All of this of course set off a diplomatic kerfuffle that saw the Americans dispatch John Jay of New York to work out a treaty with Spain that would resolve the crisis. Jay’s talks with the Spanish went smoothly, but for leaders of the southern states they went a little too smoothly, because Jay seemed inclined to just give the Spanish everything they wanted and call it a day. This the southern leaders suspected was because Jay was not representing the United States so much as he was representing northeastern commercial interests who feared the rising power of the west.


Those commercial interests wanted to make sure that all financial and political power stayed where it belonged on the eastern seaboard. A western economy built off the Mississippi rather than the Atlantic would threaten that economic and political monopoly. But though Jay signed off on terms that would in fact close the lower Mississippi to American economic traffic, it didn’t really matter because the Articles of Confederation required nine of thirteen states to ratify a treaty, and the southern states were never going to ratify this treaty in a million years because they were the ones who stood to gain the most from southwestern expansion.


So as I said, these dealings with the Spanish exposed the internal tensions that were working to divide the union. North and south on the one hand, east and west on the other. The north-south question will of course become the defining tension of the United States and ultimately result in the Civil War because what’s going on here is that two very different political economies are being grafted together, a commercial northeast that will soon become an industrialized commercial northeast and an agrarian south built on slave labor. What was good for one often turned out to be bad for the other, especially as the north turned its back on slavery both for economic and moral reasons while the south dug in its heels even harder.


The other great tension that threatened to undermine American unity was the divide between east and west. The interests of the rich coastal cities really did not align with those of the inland farmers, and as we’ll see in a minute with Shay’s Rebellion, like, really really not aligned. But the Treaty of Paris guaranteed that the future of America lay to the west. The question was how those lands would be divided up and incorporated into the United States and then how much say would western settlers get in how the national government was run. As we just saw, there were powerful little cliques in New York and Boston and Philadelphia who thought it perfectly right that they would continue holding all the power.


But in grappling with the question of what to do with the west, the Congress of the Confederation enjoyed its one major success because the resulting northwest ordinance wound up serving as the permanent model of how territories would be divided up and integrated into the United States. And yes, coastal elites, you are going to have to share with the other children.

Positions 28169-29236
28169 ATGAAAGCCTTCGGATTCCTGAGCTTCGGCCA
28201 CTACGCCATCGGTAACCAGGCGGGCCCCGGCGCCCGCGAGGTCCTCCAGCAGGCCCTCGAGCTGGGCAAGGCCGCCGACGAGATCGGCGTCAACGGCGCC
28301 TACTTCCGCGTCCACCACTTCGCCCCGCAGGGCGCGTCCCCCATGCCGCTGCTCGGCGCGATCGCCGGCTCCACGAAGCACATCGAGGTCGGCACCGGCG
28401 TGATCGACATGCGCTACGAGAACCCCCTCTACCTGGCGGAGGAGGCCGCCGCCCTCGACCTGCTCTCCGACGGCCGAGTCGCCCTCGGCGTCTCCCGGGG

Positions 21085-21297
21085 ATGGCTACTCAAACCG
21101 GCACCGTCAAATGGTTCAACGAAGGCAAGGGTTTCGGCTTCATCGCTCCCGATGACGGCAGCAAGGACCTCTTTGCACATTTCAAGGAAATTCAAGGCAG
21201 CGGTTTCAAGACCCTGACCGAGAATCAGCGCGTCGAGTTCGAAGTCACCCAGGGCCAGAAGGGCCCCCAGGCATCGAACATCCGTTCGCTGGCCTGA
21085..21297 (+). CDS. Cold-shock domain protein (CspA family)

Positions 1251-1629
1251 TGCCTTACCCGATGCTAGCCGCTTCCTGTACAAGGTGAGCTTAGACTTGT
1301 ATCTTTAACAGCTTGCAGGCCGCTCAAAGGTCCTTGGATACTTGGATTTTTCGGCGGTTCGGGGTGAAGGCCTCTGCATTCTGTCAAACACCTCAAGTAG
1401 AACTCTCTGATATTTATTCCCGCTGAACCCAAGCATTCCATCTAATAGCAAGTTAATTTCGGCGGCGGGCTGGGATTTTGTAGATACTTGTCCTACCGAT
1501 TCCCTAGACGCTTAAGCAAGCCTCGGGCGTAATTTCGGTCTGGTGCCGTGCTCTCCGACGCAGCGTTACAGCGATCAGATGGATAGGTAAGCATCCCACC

The first issue was whether those territories would remain mere territories in perpetuity, or whether they would eventually be admitted as full and equal states. We just sort of take the whole path to statehood for granted today, but it’s worth remembering that at the time there was basically no precedent for this. When a sovereign nation created a colony or claimed a territory, those colonies and territories remained colonies and territories forever. And despite everything that had just happened in the last 20 years, there were quite a few American leaders who naturally assumed that the western territories would remain territories governed by the real states along the Atlantic seaboard.


But to other, and dare I say wiser, leaders, this seemed like a recipe for simply replaying the revolution a generation or two down the road, only this time we’ll get to be the evil British, and they’ll get to be the scrappy colonial underdogs. So it was decided that the northwest territories would be surveyed, divided up into a reasonable number of chunks, and when those chunks hit 60,000 residents, they could apply for statehood, a process that got rolling in earnest in 1803, and eventually saw the new states of Ohio, Indiana, Michigan, Illinois, and Wisconsin admitted to the union. Part of Minnesota is in there too, but it took the Louisiana Purchase to fill them out.


During the debate over the northwest ordinance, the tension between north and south and east and west coincided over the increasingly all-important issue of slavery, because slavery wound up being forbidden in the northwest territories, mostly. Settlers who already had slaves were grandfathered in, there was no mention of whether slavery would be legal once a territory became a state, and the first iteration of the Fugitive Slave Law was written in to guarantee that runaway slaves would be returned to their rightful owners, if that’s not the most heinous contradiction in terms I can think of.